Nevertheless, Matthai’s presentation, “Navigating the EPA Regulation Swamp,” suggests the process can be daunting. He covered some key regulations, including: Greenhouse Gas Reporting Rule (GHG), Clean Water Act, Safe Drinking Water Act, Resource Conservation and Recovery Act (RCRA), Emergency Planning and Community Right-to-know Act (EPCRA), Toxic Substances Control Act (TSCA) and Federal Insecticide, Fungicide and Rodenticide Act (FIFRA).

Regarding RCRA, Matthai explains that when textile companies generate hazardous waste, it must be managed according to regulations for a specific type. The waste generators are divided into three categories, according to how much waste is generated in a month.

Approximately 85,000 chemicals are listed on the TSCA list, and identified as high or low priority for EPA review. Matthai says that many “trade secret” chemicals are on the list, and more emphasis has been put on chemicals that may affect vulnerable populations like children and pregnant women.

In working with the dyes used by textile manufacturers, he says the EPA tries to give the industry enough time to find safer substitute chemicals, and provide ideas on reducing their waste or using safer manufacturing processes.

Supporting U.S. manufacturing 

Jeffrey D. Gerrish, partner in the Skadden, Arps, Slate, Meagher & Flom LLP law firm, based in Washington D.C., presented “Overview of U.S. International Trade Laws,” focusing on laws that support U.S. companies’ efforts to improve their business internationally.

Gerrish said the U.S. has a “massive trade deficit” in manufactured goods ($622 billion in 2015). “Our share of world manufacturing has plummeted,” he said. “We have lost 5 million manufacturing jobs in the last 15 years.” Our biggest trade deficit is with China ($367 billion), which he called “really unsustainable.”

What can be done? He explained our primary trade laws, which are: Antidumping Law (AD); Countervailing Duty Law (CVD); Section 201 of the Trade Act (Global Safeguard); and Section 301 of the Trade Act / WTO Litigation. When asked about the benefits of U.S. trade laws, he said, “These laws are not designed to restrict trade; they’re designed to promote fair trade and correct illegal trade activity.”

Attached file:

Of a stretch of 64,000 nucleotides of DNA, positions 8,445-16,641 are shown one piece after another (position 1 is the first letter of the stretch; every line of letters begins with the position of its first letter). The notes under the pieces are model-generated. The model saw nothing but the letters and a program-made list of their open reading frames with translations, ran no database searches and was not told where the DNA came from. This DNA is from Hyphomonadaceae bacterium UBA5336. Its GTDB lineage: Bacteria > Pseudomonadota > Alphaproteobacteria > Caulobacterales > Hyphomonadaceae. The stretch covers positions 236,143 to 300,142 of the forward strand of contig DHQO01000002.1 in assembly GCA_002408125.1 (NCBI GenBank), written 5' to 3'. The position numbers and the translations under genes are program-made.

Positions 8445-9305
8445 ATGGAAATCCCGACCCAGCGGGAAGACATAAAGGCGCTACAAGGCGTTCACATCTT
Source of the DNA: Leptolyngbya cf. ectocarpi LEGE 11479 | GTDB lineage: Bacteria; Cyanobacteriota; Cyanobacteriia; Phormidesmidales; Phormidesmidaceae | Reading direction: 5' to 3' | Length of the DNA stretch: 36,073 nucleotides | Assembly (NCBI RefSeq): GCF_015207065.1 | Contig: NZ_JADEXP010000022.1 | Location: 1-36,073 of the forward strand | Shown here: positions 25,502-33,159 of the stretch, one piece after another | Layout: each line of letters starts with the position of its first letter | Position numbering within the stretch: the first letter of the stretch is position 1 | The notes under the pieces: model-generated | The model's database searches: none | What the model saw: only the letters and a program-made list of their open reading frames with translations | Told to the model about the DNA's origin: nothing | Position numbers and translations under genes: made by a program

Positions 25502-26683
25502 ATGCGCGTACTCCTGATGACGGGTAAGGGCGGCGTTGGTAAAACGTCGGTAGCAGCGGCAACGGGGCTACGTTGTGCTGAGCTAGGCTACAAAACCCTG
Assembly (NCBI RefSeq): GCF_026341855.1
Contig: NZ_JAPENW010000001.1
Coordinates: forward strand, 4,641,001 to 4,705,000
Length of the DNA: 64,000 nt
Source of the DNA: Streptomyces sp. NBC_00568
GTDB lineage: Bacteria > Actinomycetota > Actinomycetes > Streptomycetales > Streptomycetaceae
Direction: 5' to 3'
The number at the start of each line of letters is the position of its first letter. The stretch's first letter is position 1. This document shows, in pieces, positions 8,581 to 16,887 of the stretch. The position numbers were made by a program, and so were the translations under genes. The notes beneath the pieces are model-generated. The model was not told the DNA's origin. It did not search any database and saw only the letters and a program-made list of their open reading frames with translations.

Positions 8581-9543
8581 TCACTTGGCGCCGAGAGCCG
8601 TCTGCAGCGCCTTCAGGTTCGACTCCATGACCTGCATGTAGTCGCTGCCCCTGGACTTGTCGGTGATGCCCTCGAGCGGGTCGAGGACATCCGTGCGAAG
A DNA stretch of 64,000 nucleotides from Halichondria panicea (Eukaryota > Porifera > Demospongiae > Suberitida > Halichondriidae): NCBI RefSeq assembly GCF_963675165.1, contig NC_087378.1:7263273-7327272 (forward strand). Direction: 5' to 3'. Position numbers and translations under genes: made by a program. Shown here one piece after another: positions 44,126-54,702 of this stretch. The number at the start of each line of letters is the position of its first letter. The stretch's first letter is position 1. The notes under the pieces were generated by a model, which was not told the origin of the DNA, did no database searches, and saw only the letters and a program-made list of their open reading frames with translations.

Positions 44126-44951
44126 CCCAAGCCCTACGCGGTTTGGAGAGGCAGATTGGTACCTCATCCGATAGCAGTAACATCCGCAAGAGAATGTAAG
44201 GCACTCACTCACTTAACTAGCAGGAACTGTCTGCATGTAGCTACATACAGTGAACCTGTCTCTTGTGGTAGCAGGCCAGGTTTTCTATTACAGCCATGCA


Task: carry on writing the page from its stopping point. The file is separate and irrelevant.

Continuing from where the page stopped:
Recent changes to the AD/CVD laws were meant to clarify the law and make it closer to its original intent, he said. Congress made it clear to the International Trade Commission (ITC) that changes were meant to provide relief even when there was not a catastrophic occurrence. “Relief cannot be denied because the company is profitable, or because their performance has improved,” he said. “You don’t have to show losses, you don’t need ‘blood on the floor.’”

Student Design Challenge award winners

image2Advanced Textile Products (ATP) and the Narrow Fabrics Institute (NFI), divisions of IFAI, announced the winners of the 2016 Advanced Textile Student Design Challenge at the Advanced Textile Reception following Tuesday’s conference at IFAI Expo.

University of Mass.–Lowell students Linda Pratto, Christian Bain, Patrick Andersoimage-1n, William Hallissey and Dana Pierce were the first-place winners for their project “WindHawk,” a wind energy system that supplements the use of diesel generators in austere environments. The team received a prize package worth more than $6,000, which included a trip to IFAI Expo 2016 to present their project to the industry.

images-1Second place went to North Carolina State University (NCSU) student Raj Bhakta for his project “Low-cost, Low-power, Multimodal Biometric Sensing Garment.” Third place went to Julia Duvall and Nicholas Schleif from the University of Minnesota for their project, “Shape Memory Alloy Hug Vest.”

This year’s challenge was to use textiles as a major component to design aerospace, medical, military, safety/protective or other wearable and nonwearable textile technology applications.